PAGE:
Subtle, sweet and uniquely delicious, this Maharashtrian Goda Masala recipe will lend tasty complexity to everything from sautéed veggies and rice to lentils and curries. This aromatic spice blend is the quintessential masala for the state of Maharashtra, and can be found in dishes such as Masale Bhat or Matki Amti.
Table of Contents
About Goda Masala
Goda masala is a special spice blend unique to Maharashtrian cuisine. The spices used here are aromatic, and lend a subtle sweet aroma without hints of pungency or heat. I usually make a small batch at a time (about 100 grams) and then add to my everyday cooking.
Goda or god (pronounced “goad-AH”) means “sweet” in marathi. As such, this is sometimes referred to as sweet masala. However, it should be noted that goda masala is sweet in aroma, not in taste.
This aromatic spice blend is added to many Maharashtrian dishes comprising of veggies, lentils and rice. A few recipes that always use goda masala are: Tendli Bhaat, Bharli Bhendi, Amti, Bharli Vangi, and Katachi Amti.
I also make Garam Masala, which is added to the usual Punjabi or North Indian food I prepare. I prefer to make my own dry masalas at home like Sambar Powder, Bisi Bele Bath Powder, Pav Bhaji Masala, Biryani Masala, Coriander Powder etc.
These small batches of homemade masalas are much more potent than the store bought kind, because whole spices retain more of their essential oils. Once you try making your own homemade masalas, you’ll see and taste the difference for yourself.
Each Maharashtrian household has their own signature recipe for goda masala and the proportions of the spices vary from home to home.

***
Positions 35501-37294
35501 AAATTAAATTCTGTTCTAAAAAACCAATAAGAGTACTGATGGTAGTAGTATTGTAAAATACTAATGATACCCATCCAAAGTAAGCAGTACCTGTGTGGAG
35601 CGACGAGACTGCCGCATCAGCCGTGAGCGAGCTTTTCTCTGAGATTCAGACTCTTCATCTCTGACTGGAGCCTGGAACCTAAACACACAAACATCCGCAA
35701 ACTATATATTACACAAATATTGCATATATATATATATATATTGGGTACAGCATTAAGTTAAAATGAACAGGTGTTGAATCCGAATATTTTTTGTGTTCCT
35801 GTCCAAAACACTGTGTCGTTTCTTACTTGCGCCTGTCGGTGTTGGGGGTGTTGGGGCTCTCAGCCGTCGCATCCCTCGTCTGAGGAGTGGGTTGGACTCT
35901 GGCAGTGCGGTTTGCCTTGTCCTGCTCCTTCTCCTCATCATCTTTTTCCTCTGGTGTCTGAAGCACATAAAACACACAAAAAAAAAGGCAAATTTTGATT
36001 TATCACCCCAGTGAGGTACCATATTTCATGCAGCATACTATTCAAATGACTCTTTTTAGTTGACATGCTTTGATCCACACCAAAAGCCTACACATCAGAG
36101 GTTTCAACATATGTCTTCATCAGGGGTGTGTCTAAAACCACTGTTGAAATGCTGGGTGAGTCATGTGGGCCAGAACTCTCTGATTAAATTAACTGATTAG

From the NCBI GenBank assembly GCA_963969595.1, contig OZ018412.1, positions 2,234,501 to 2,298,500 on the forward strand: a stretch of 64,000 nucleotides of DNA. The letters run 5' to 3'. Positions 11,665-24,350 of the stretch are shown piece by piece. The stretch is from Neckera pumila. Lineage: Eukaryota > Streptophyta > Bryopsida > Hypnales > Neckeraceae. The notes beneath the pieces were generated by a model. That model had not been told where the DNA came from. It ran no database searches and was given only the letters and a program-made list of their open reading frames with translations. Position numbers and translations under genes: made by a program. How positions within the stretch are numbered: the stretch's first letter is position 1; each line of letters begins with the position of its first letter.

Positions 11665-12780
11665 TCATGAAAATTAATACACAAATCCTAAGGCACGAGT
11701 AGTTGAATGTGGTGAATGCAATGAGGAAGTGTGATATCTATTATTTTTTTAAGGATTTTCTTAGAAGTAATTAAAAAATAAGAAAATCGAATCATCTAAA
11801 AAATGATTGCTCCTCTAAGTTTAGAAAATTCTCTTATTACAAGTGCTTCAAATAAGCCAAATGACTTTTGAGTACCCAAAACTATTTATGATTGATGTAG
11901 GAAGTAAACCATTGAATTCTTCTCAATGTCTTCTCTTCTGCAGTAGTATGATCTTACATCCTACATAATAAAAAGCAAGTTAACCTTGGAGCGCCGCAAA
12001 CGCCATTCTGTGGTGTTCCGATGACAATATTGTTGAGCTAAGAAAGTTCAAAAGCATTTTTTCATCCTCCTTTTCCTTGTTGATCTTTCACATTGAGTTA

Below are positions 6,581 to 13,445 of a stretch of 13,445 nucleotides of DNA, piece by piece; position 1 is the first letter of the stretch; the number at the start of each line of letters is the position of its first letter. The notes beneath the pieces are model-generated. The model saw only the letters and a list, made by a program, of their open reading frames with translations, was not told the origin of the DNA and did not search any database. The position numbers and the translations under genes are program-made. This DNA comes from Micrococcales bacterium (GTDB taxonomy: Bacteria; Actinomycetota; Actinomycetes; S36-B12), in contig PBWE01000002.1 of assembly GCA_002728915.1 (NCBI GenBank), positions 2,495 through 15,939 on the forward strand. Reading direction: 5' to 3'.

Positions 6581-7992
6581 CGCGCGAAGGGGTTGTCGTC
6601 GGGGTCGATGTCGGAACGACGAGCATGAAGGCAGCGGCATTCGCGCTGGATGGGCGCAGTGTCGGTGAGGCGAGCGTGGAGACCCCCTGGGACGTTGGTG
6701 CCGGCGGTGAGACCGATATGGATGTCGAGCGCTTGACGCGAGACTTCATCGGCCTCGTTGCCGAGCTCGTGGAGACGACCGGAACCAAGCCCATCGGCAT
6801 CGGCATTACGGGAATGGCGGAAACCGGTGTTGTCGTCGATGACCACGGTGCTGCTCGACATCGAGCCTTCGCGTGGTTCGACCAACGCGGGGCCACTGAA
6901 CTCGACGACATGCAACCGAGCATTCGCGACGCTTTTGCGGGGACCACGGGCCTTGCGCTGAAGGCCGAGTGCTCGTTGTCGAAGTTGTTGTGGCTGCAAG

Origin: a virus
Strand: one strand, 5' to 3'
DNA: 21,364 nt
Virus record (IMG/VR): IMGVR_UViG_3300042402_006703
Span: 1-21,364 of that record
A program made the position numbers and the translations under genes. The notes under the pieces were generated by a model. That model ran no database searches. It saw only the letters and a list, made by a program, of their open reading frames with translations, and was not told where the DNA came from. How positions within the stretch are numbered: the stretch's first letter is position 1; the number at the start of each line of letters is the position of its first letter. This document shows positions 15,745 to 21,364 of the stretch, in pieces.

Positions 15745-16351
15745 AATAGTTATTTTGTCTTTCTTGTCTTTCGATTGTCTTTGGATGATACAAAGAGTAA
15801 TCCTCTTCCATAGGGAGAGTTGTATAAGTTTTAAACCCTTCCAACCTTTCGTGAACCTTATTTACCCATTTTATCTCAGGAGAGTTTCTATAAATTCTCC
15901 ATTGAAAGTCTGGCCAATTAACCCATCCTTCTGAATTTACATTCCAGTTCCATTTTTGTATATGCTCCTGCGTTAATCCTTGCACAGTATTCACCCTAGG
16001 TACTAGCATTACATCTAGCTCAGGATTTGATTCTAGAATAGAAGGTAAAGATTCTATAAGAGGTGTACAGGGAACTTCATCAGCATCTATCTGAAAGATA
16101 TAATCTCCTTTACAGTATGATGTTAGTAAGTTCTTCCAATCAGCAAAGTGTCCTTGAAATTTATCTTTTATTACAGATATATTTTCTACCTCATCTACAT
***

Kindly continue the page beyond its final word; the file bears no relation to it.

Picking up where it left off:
This tried and true recipe is the one I always turn to. Even when I add just 2 to 3 teaspoons to a recipe, it changes the flavor and taste for the better.
The food we grow up eating always retain a deep impression on our psyche, and no matter where we are, we always long back to go to our roots. I hope that this delicious goda masala helps you get back to yours!
Kala Masala vs Goda Masala
Aside from goda masala, there are two more spice mixes that are unique to Maharashtrian food. One is kanda lahsun masala (onion garlic masala) and the other is kala masala (black masala). Kala masala and goda masala are terms that are often used interchangeably, but they are different.
For more clarification, I asked my Maharastrian friend about the difference between kala masala and goda masala. She said that in kala masala she adds onions, but the rest of the spices and ingredients are same.
The onions for kala masala are sliced and then sun dried. Once they become crisp, she sautés them in oil till they turn golden. They become so crispy and dry that if you break or snap them, they turn to powder.
She also said that the other spices and coconut get more deeply roasted in kala masala, which lends a darker hue. This extra roasting also helps in giving a longer shelf life to the masala and gives a really good aroma, depth and flavor.
The fried onions also give the kala masala a darker, brownish-black color than goda masala. It should come as no shock that the name kala means “black” in Marathi!
As a yearly ritual, my friend makes about 2.5 to 3 kilos of each kala masala and the Maharashtrian garam masala during the summers.
These masalas last her for a year. The spices are roasted in oil and then given to a mill where they grind spices in bulk. Isn’t that wonderful?
I usually make a small batch which gives about 80 to 100 grams of this masala. This much works for me – as I make recipes that need this spice blend sometimes and not everyday.
I recommend this recipe – which yields about 250 grams of goda masala – for home cooks who are new to this spice blend, but want enough in the cupboard to stretch for awhile.
Please note that each ingredient is roasted – separately – on a low heat. I recommend you do this as well, as the spices roast at different speeds; if you try roasting them together, some will likely end up burned.
You will need to spare a good 1 hour to make this masala, so clear your schedule. I promise it will be worth the effort!